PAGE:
Investors are exposed to financial risk in two ways: company-specific risk or market risk. Long-term investors can reduce exposure to company-specific risk by diversifying among many different securities within the same asset class. Market risk is managed, but not eliminated, by holding investments in several different asset classes.
Low Correlation: The Key to Effective Asset Allocation
Longer term, the market risk associated with an individual asset class, such as stocks, may be reduced by allocating a portion of a portfolio’s assets to other types of investments that historically have reacted differently to market and economic events. A statistic known as correlation measures the tendency of two investments to move together. A correlation close to zero indicates that two investments are largely independent of each other. The closer a correlation is to 1.00, the greater the tendency two investments have had to move in tandem. The table below lists four assets that have had relatively low correlations with U.S. stocks during the past decade. Past performance does not guarantee future results.
A Look at Correlation
|Commodities||Cash||Investment-Grade Bonds||Home Prices|
Sources: S&P Capital IQ Financial Communications; Barclays Capital. Large-cap stocks are represented by the S&P 500 Index, commodities by the Standard & Poor’s GSCI®, cash by the Barclays 3-Month Treasury Bill Index, investment-grade bonds by the Barclays Aggregate Bond Index, home prices by the S&P/Case-Shiller 20-City Composite Home Price Index.
Managing Single-Security Risk
Modern portfolio theory is founded on the assumption that investment markets do not reward investors for taking on risks that could be eliminated though diversification. A 2003 study found that at least 50 stocks may be required to provide adequate diversification for an equity portfolio.
Fortunately, there are many strategies available for diversifying a stock portfolio. Investors can allocate portions of a portfolio to domestic and international stocks, which may take turns outperforming depending on circumstances in various global economies. An allocation to small-cap, midcap, and large-cap stocks also provide exposure to companies of various sizes. Although there are no guarantees, smaller companies may be nimble enough to exploit untapped market niches and capitalize on growth potential.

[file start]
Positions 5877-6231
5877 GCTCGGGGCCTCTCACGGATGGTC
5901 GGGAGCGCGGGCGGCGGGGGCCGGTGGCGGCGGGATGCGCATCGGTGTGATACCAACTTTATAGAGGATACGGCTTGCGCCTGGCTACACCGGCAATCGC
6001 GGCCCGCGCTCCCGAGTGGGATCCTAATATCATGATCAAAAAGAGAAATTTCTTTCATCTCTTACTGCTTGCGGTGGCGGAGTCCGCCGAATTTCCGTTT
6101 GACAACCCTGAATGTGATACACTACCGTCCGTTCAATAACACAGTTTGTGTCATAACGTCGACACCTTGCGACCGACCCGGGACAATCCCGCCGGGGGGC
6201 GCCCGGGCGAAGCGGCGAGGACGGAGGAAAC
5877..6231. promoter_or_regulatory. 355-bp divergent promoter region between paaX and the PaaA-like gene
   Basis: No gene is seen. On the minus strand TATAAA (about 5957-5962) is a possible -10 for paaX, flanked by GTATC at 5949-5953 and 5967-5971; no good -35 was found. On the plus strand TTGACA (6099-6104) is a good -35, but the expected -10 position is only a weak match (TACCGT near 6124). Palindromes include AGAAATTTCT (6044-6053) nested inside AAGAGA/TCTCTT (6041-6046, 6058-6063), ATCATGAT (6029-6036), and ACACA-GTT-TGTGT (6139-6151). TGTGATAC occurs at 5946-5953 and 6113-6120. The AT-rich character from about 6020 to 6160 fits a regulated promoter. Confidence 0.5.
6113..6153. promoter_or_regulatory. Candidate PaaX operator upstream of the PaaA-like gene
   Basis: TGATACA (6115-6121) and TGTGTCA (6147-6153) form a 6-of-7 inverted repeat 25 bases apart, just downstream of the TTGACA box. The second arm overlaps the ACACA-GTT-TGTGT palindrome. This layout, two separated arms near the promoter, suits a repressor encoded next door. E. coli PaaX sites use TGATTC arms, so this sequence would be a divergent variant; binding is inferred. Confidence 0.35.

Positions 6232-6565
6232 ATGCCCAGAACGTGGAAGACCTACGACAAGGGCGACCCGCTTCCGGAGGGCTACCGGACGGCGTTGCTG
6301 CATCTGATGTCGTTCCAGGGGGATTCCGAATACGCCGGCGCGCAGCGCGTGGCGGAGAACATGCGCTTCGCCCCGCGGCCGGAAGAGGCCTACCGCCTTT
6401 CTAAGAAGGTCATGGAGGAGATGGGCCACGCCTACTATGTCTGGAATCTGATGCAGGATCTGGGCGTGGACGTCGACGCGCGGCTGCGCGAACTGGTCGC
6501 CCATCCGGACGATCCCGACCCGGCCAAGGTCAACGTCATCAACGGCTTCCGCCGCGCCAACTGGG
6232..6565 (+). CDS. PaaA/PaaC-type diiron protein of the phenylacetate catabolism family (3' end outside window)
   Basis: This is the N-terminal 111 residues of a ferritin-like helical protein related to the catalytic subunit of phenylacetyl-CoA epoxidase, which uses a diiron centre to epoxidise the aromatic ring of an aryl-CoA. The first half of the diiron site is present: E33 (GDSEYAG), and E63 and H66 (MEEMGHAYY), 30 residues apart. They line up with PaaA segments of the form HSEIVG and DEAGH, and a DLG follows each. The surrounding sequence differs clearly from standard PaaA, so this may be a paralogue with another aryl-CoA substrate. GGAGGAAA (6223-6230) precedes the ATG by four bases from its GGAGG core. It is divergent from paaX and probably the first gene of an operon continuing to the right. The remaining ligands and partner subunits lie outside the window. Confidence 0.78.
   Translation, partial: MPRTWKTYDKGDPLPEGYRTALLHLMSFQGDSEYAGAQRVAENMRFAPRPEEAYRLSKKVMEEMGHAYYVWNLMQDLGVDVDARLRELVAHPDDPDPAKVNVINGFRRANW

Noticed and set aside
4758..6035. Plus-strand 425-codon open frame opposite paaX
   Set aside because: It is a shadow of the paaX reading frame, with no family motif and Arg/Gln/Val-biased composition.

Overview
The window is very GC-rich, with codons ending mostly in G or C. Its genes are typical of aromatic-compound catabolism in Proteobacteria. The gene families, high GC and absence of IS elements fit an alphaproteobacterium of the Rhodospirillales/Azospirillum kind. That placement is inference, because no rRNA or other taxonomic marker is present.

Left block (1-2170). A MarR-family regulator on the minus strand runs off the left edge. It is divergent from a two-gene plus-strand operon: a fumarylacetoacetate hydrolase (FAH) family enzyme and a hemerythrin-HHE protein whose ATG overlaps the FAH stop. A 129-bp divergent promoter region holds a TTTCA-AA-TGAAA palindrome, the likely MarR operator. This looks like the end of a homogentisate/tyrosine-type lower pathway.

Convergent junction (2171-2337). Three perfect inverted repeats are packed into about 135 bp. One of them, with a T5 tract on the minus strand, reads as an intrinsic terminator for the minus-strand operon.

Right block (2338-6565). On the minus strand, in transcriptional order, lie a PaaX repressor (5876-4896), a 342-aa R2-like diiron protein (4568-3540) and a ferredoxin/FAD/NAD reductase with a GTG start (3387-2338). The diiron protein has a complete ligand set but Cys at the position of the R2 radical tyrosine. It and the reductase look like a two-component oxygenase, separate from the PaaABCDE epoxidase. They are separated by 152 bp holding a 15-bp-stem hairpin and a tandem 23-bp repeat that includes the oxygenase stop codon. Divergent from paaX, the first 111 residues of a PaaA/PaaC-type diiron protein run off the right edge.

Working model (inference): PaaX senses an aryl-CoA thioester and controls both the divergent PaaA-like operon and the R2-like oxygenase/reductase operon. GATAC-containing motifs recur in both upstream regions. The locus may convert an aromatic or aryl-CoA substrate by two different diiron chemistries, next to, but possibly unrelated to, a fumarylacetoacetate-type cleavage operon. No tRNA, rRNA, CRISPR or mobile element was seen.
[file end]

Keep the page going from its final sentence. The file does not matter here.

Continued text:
In addition, equity investors looking to limit volatility may want to consider dividend-paying stocks. Although a company can potentially eliminate or reduce dividends at any time, a dividend may provide something in the way of a return even when stock prices are volatile. When evaluating dividend-paying stocks, it may be worthwhile to review how long a company has paid a dividend and whether the dividend has increased over time. According to a study by Standard & Poor’s, firms that had increased their dividends for the past 25 years outperformed the S&P 500 and also were less volatile during the 5-year, 10-year, and 15-year periods ending December 31, 2011. Past performance does not guarantee future results. When investing in dividend-paying stocks, be aware that tax rates on qualified dividends are scheduled to increase in 2013 unless Congress changes the tax laws.
For investors interested in managing volatility, asset allocation with low-correlation investments, diversification, and dividend-paying stocks may be worth considering.
August 2012 — This column is produced and is provided by The Jacobs Financial Group. (07-12)